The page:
sumi ink portraits

Historical portraits

We were cleaning/clearing our massive collection of photography books last week and Andrew “discovered” a monograph of August Sander’s portraits published by Aperture Foundation 1977. Sander has been referred to as “the soul and chronicler” of post WWI Germany.  Andrew immediately started drawing from this amazing source of human history and I soon followed. 

Starting with mine here. . .

dip pen and brush with sumi ink on heavy drawing paper

I guess it’s possible that one might find such a fellow as this in an upscale bakery, but the expression, the stance. . .I don’t know. . .it seemed of another time.

And Andrew’s next:

by Andrew Cornelis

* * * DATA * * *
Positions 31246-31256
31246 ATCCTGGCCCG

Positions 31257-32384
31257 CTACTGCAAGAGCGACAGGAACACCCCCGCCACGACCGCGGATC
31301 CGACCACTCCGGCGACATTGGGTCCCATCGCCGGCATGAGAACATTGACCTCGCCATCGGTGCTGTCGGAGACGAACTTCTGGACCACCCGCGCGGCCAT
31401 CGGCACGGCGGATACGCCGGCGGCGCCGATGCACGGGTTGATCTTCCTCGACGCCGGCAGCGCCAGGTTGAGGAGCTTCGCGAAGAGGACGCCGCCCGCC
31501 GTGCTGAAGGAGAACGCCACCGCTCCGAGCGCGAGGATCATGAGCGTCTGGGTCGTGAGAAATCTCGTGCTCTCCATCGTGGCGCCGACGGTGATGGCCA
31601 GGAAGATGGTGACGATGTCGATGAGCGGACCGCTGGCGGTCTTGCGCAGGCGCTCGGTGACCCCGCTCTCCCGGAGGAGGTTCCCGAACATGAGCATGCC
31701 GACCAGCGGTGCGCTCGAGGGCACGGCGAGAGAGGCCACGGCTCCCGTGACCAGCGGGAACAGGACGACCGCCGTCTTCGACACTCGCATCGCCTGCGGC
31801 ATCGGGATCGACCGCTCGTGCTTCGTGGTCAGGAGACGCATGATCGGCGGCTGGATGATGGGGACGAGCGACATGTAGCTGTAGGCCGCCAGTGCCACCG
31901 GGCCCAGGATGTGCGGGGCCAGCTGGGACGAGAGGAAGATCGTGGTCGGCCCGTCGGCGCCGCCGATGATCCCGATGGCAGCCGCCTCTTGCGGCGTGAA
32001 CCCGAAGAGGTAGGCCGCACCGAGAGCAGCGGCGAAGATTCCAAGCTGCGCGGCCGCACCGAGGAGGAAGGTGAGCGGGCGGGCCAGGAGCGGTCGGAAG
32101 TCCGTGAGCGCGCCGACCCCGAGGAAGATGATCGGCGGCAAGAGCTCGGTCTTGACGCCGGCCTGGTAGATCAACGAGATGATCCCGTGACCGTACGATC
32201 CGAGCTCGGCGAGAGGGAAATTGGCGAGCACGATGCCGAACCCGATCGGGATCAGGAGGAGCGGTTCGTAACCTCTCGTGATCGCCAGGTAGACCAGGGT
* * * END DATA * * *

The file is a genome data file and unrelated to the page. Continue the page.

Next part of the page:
Andrew gets all this texture with two pens, one superfine Micron and a brush pen. And he’s not satisfied with copying, except the clothing maybe and the facial characteristics. And then the fun weirdness of his mind takes over and exaggerates!

Ok, so when I saw how much fun my son was having with exaggeration, I asked his advise and these two boxers I picked out to draw got a workover.

When I was done he patted me on the back and said “that’s good Mom” and I glowed a bit.

by Andrew Cornelis

Actually this was Andrew’s first real stab at portraiture, from a picture on Sktchy, minus the mushrooms which he added.

drawn with black pen and painted with sumi ink on heavy drawing paper

This is a guy from the Sktchy archives.  In the picture he was sitting in his car and must have taken a selfie. Thank goodness! His was one of the best sources I’ve run across for working with light and shadow shapes. It was almost easy to forget it was a face and just paint layer after layer of glazed shapes, without worrying about color or even subtlety. I could have kept going for a while with more detail and correction, but I stepped back and was stunned to see this fellow glowering back at me. So I figured it must be done.

To see more of Andrew’s drawings visit his Tumblr page.